Wednesday, 5 October 2011

WARNING! Mental health services can drive you mad

Feeling low or having trouble coping?
Well I was fine half an hour ago but not too great now.

Suffering from anxiety or stress?
Yep, I am now.

Experiencing panic attacks?
Haven’t had one for years but could well have one coming on.

Suffering from depression?
Pretty pissed off at the minute.

Need support in finding or keeping a job?
No but I’m frankly surprised that half the people I’ve spoken to today have actually got one.

(The above questions were written on a Psychological Therapies and Wellbeing Service card given to me by my mum’s doctor.)

So how did I spend yesterday morning then?

I’ll tell you how … chasing up an NHS ‘Cognitive Behavioural Therapy’ (CBT) appointment for my mother.

And, as usual, I’ve been pushed from pillar to post by NVQ-wielding morons who lack any common sense (do they do an NVQ in that?) and neither listened to my questions or had any real intention of taking responsibility for my enquiry.  And sometimes they just got their kicks from cutting me off.

My mother has been waiting for an appointment now for a couple of months and her GP has told us to chase it up - OK, shouldn’t be too difficult, except none of the numbers I was given delivered any joy.

At one point I was put through to a very sing-songy young lady who answered the phone with “OCDBDCC”  What?  And yet when I matched her ‘OCDBDCC’ with my ‘CBT’, I merely got a “What’s that then?”  And she’s working in mental health.  Heaven help us all.

While these people mess about at playing grown ups, my mother slips further into her depression and the grip of panic attacks, and I’m left to pick up the pieces.

Frankly if she is ever lucky enough to get an appointment, I don’t hold out much hope of it doing her any good.  The ‘health professional’ who initially assessed her had the handshake of a wet lettuce, the voice of a laryngitis-struck mouse (my mother is quite deaf) and the energy levels of a sloth on Prozac.  And of course, she had hairy legs with socks and sandals.  Not that this should make any difference to her ability to do the job but purlease - have some pride, woman.

I’ve achieved nothing - I’m no closer to an appointment now than I was when I started.  I may have a few more grey hairs and a larger phone bill but apart from that, nothing’s changed.

And, while we’re on the subject of mental health, my neighbour is suffering from paranoid schizophrenia.  The police are here regularly listening to her stories of ‘voices in her head’ and ‘electromagnetic fields.’  She lives alone so we thought we’d try to help.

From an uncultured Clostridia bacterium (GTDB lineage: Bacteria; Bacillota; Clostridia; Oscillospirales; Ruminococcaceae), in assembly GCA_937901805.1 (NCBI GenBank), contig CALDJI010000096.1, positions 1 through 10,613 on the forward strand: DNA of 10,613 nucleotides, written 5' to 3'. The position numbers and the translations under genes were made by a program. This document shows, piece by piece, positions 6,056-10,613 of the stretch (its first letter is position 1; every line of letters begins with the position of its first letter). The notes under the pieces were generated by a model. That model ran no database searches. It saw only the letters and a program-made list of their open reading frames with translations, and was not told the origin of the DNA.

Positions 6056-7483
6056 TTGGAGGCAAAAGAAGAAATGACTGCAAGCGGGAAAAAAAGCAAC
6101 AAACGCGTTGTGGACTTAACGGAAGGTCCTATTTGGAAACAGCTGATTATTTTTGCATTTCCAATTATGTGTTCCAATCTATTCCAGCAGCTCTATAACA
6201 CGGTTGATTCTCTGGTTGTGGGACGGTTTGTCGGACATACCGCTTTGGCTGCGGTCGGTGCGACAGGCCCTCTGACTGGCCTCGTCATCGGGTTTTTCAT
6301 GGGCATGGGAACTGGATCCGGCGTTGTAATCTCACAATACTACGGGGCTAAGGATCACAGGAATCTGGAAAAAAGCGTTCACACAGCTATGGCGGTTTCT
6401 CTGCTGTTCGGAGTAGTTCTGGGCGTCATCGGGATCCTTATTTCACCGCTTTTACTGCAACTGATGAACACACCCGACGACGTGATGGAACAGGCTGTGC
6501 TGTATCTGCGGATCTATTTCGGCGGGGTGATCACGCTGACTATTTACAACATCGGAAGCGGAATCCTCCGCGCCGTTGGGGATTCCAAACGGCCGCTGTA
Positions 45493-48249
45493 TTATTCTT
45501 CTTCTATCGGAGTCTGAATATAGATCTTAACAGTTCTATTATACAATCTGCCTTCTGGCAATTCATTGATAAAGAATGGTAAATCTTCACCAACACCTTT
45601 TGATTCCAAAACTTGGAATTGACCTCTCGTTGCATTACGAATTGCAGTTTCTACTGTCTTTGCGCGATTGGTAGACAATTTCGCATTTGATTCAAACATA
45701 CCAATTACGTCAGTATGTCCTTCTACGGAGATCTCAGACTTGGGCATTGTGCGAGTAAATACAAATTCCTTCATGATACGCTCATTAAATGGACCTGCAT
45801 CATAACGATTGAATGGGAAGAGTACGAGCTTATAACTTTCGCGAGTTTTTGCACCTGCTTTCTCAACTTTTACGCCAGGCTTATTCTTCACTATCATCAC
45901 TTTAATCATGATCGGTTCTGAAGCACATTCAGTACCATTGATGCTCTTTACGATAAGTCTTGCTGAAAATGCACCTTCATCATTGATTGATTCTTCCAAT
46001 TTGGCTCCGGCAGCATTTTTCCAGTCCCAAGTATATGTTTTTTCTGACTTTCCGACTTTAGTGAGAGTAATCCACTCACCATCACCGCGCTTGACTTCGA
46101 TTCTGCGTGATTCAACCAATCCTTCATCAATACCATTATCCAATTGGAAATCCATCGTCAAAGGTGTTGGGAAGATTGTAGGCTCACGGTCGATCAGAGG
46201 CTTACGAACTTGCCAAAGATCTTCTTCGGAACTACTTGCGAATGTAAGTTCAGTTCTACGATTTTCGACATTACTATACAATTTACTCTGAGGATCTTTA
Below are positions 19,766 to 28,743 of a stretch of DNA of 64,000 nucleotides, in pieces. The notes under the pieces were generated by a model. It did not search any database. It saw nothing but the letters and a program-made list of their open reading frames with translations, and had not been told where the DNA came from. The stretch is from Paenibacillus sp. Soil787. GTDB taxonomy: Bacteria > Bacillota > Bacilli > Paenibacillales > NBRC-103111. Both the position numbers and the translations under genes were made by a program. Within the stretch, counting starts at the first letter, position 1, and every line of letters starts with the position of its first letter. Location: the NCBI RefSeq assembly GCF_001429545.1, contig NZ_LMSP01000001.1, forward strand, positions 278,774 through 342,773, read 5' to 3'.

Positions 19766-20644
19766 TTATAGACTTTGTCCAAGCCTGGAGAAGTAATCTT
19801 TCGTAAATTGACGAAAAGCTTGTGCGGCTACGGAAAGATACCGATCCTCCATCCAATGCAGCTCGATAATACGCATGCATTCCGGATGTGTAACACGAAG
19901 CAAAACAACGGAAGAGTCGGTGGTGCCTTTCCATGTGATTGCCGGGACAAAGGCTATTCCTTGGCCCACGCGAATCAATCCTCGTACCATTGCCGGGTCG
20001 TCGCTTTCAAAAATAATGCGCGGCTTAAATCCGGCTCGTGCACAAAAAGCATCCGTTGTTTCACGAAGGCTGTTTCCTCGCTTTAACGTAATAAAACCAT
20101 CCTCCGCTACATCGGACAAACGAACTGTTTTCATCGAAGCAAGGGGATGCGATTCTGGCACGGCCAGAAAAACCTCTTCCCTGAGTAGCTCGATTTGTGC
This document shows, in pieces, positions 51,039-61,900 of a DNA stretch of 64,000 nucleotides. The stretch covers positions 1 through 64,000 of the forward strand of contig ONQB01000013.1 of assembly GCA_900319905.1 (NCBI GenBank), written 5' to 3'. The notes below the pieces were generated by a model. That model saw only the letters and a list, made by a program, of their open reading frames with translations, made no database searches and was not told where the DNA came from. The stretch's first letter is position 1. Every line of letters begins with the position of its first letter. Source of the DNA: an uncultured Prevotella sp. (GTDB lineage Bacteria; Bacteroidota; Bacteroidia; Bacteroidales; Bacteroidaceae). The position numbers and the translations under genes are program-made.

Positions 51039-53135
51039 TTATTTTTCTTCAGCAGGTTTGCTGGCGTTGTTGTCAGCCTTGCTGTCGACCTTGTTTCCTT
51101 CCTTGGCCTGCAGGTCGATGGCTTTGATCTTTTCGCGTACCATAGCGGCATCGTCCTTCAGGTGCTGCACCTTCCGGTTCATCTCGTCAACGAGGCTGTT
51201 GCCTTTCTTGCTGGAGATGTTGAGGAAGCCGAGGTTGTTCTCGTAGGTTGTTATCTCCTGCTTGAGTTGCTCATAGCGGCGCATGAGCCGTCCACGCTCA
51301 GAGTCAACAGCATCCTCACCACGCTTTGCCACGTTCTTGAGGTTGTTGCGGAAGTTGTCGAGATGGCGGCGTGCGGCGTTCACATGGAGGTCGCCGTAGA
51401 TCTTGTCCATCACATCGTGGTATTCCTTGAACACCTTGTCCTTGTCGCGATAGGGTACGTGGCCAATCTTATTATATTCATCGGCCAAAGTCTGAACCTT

I was told by the on-call nurse at the mental health helpline that they could only get involved if I was prepared for my comments to be reported back to my neighbour.

Well that makes a whole heap of sense, doesn’t it?  We’re dealing with a severely unwell woman who mistrusts and hates everyone and I’m meant to agree to that!

The world has gone mad and I think I’ve now joined it.

I’ll be next on the list for some therapy but, in the meantime, I’ll wait for my neighbour to stick a letter-bomb through the door.

Diary of a Mummy Misfit is available at Amazon for Kindle.  Now also available in paperback at Lulu.

2 comments:

  1. My mum has exserienced very simiar treatment while trying to get a care package for my nan who is in her 80's, lives alone and increasingly frail and forgetful. Recently she had to complain as the carerers who check in on her had left an overflowing commode and soiled bed linen. So sorry about your stressful exsperience-I hope you get some results soon xxx

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  2. oh what a well written peice!! I know what you mean though, sometimes you wonder what planet other people are on :)

    I can feel the anger radiating out of this peice, so I really hope your mum gets the help she needs!!!! In the mean time, I suggest counting to 10 and taking deep breaths! X

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